abstract = "The case linking cigarette smoking to the development of COPD is now several decades old and provides overwhelming evidence that the most important risk factor for the development of COPD is cigarette smoking. Cigarette smokers have more cough and sputum production, a higher prevalence of abnormal pulmonary function, a higher rate of decline of pulmonary function, a higher prevalence of COPD, and higher rates of death from COPD. Cessation of smoking ameliorates all of these adverse effects. Pathophysiologically, smoking is associated with structural changes within the lung that explain the functional abnormalities of airflow obstruction, although the underlying mechanisms that unite these structural and functional abnormalities remain to be fully elucidated. There is no small irony that in our present consumer-oriented society, which demands the highest safety standards for products, that cigarettes are still legally purchased despite the crushing weight of the evidence indicting the inhalation of cigarette smoke. Surely, few other consumer products could withstand such an assault. It is unlikely that COPD would be eradicated if tobacco cigarettes were no longer available; however, it is certain the scope of this problem would be drastically reduced.",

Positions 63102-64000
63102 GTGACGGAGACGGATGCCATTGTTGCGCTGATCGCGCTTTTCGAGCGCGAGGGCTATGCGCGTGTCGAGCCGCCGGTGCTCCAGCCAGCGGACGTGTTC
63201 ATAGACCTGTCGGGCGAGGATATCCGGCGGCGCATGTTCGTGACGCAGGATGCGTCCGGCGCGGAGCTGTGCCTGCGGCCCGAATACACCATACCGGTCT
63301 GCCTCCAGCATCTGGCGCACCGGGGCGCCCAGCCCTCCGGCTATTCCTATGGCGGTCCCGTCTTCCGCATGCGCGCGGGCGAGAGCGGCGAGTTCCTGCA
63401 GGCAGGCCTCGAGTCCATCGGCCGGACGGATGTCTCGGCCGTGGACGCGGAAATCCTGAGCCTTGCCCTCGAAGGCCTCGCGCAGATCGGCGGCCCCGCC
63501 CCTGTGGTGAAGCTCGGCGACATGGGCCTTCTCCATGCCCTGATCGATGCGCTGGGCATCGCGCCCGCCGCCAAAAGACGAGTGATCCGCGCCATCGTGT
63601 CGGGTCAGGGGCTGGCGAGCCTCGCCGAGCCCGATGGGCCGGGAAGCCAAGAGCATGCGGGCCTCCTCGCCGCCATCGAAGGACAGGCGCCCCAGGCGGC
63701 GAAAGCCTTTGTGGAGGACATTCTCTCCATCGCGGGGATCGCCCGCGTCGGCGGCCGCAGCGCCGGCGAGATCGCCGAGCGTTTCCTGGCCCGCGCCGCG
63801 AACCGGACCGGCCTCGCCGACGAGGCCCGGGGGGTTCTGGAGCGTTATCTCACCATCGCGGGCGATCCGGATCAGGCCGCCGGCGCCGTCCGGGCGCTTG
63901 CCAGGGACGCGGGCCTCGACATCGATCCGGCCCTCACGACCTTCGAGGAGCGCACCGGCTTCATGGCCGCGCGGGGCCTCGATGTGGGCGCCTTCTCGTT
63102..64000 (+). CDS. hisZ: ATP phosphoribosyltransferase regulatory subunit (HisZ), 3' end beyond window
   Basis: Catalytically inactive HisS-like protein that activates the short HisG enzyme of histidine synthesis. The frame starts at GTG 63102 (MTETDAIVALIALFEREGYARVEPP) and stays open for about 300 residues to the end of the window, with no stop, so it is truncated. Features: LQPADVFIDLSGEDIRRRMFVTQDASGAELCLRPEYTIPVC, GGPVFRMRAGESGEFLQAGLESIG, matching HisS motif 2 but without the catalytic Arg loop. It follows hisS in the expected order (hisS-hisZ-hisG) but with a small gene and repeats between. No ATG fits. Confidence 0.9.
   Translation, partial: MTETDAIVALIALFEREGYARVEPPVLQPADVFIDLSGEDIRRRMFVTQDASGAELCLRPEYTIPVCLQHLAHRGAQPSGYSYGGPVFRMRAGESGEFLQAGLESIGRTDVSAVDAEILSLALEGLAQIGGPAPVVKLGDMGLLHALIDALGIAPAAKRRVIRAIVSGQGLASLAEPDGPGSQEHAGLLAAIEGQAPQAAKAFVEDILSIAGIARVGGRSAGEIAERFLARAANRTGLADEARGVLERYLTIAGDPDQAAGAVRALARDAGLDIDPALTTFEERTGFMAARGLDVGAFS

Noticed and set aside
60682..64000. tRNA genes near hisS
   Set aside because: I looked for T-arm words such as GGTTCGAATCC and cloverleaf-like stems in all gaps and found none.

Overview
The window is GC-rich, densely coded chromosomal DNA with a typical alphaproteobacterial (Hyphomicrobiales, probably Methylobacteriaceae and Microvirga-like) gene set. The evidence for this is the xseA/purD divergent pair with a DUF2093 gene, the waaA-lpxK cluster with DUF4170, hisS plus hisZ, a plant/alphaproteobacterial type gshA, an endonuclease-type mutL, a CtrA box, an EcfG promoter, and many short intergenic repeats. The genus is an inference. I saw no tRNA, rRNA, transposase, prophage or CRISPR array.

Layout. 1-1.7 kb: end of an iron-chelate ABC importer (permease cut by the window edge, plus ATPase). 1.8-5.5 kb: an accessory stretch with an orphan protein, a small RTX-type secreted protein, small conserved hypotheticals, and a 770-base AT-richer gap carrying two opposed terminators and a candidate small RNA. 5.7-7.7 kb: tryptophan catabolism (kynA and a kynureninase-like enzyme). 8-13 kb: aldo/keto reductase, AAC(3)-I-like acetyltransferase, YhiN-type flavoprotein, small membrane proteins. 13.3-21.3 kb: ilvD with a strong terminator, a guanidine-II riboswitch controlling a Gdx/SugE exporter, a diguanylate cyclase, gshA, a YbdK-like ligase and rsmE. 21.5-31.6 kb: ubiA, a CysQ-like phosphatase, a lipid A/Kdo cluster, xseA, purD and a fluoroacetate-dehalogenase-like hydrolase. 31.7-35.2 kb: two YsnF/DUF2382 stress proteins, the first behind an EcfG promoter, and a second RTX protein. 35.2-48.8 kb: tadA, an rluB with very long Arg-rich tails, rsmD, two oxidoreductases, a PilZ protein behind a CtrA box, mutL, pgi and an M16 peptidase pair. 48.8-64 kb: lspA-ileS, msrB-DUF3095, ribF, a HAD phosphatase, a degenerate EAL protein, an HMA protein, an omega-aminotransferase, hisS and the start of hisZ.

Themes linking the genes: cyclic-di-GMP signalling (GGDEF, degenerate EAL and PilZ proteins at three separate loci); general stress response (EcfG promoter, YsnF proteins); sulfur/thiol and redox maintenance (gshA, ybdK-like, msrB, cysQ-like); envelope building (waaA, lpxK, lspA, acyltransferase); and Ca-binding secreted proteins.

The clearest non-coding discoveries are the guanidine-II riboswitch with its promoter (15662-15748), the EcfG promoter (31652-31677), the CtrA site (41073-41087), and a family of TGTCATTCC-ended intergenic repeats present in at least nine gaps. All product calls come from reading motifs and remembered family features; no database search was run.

author = "Griffith, {D. E.} and Garcia, {Joe GN}",
year = "1989",
language = "English (US)",
volume = "10",
pages = "356--371",
journal = "Seminars in Respiratory and Critical Care Medicine",
issn = "1069-3424",
publisher = "Thieme Medical Publishers",
number = "4",

}

TY - JOUR

T1 - Tobacco cigarettes, smoking, smoking cessation, and chronic obstructive pulmonary disease

AU - Griffith, D. E.

AU - Garcia, Joe GN

PY - 1989

Y1 - 1989